"Nothing really too scared, but obviously when you have good arms and you haven't really caught them, there's a little bit of uncertainty. Brett Lilek has a really good arm and also Ryan Burr. They're two freshmen that stand out to me that have really live arms. Early in the fall when you're catching them the first couple of times, you don't really know what their ball is going to do. Now I'm comfortable with them. I would say those are the plus arms from the freshmen group and they've impressed me a lot."

How long would you say it takes for a catcher to adjust to a new pitcher?

"The big thing is catching bullpens is a lot different than the game. It's really important to get on the same page with them. Once you get into the game on the main field, it's totally different. I'd say at least three or four bullpens then at least a couple of intersquad (scrimmages). I have a lot of experience back there at the college ranks so I know, especially with the younger guys, how to work well with them. For me, I worry about the relationship with the pitcher because it'll make him throw better."

Who would you say has the nastiest off-speed pitch on the team?

"Alex Blackford. Really good curveball and a plus changeup. It's rare to have a guy with two plus off-speed pitches and Blacky has his curveball and a slider. He's a four pitch guy, so I mean it's pretty nasty."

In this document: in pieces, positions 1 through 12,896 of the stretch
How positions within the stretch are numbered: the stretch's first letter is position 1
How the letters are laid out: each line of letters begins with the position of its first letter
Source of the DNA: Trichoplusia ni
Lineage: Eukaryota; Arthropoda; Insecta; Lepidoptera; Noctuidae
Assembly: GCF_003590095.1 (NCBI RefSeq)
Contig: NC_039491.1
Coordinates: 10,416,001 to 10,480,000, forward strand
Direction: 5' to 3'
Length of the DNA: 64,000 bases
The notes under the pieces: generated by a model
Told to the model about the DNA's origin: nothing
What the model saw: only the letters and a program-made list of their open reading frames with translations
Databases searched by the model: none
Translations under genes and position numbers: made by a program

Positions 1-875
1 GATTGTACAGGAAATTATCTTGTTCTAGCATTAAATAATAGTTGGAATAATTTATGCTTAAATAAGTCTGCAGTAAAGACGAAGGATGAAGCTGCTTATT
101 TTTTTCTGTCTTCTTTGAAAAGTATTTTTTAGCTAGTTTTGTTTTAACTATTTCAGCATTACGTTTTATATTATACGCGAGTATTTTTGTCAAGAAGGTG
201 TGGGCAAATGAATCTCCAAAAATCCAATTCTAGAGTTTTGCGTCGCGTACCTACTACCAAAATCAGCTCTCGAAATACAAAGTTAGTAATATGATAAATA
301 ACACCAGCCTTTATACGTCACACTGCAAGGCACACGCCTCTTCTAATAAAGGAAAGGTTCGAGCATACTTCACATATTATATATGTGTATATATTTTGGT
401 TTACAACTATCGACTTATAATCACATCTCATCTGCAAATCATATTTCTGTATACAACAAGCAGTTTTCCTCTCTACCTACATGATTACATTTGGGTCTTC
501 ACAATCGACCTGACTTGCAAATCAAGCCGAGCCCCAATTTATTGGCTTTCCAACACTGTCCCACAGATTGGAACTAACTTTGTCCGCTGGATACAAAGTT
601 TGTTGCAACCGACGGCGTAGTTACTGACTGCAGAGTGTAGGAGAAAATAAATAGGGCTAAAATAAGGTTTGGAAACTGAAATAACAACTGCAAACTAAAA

Do you have a baseball nickname?

"My nickname used to be Yogi (from Yogi Berra) so all the guys and the buddies I used to grow up with all call me Yogi so it's kind of funny."

What's it like being a captain of this team?

"It's been great. I've always been a guy who has tried to get in leadership positions and obviously catcher is a leadership spot. I've enjoyed it, like you said I used to grow up here and I watched ASU baseball and it's just a dream to come here, let alone be a captain here. And last year was nice just to get a year of Sun Devil baseball under my belt. There is so much tradition here and it takes time to learn all the different traditions and what we do and what coach (Tim) Esmay wants you to do. It was nice to take a year and take all in and then this year, teach the younger guys and help them all out. Trevor Williams is great. It's good to have a pitcher and a position player as a leader. He takes care of the pitchers and I take care of position guys."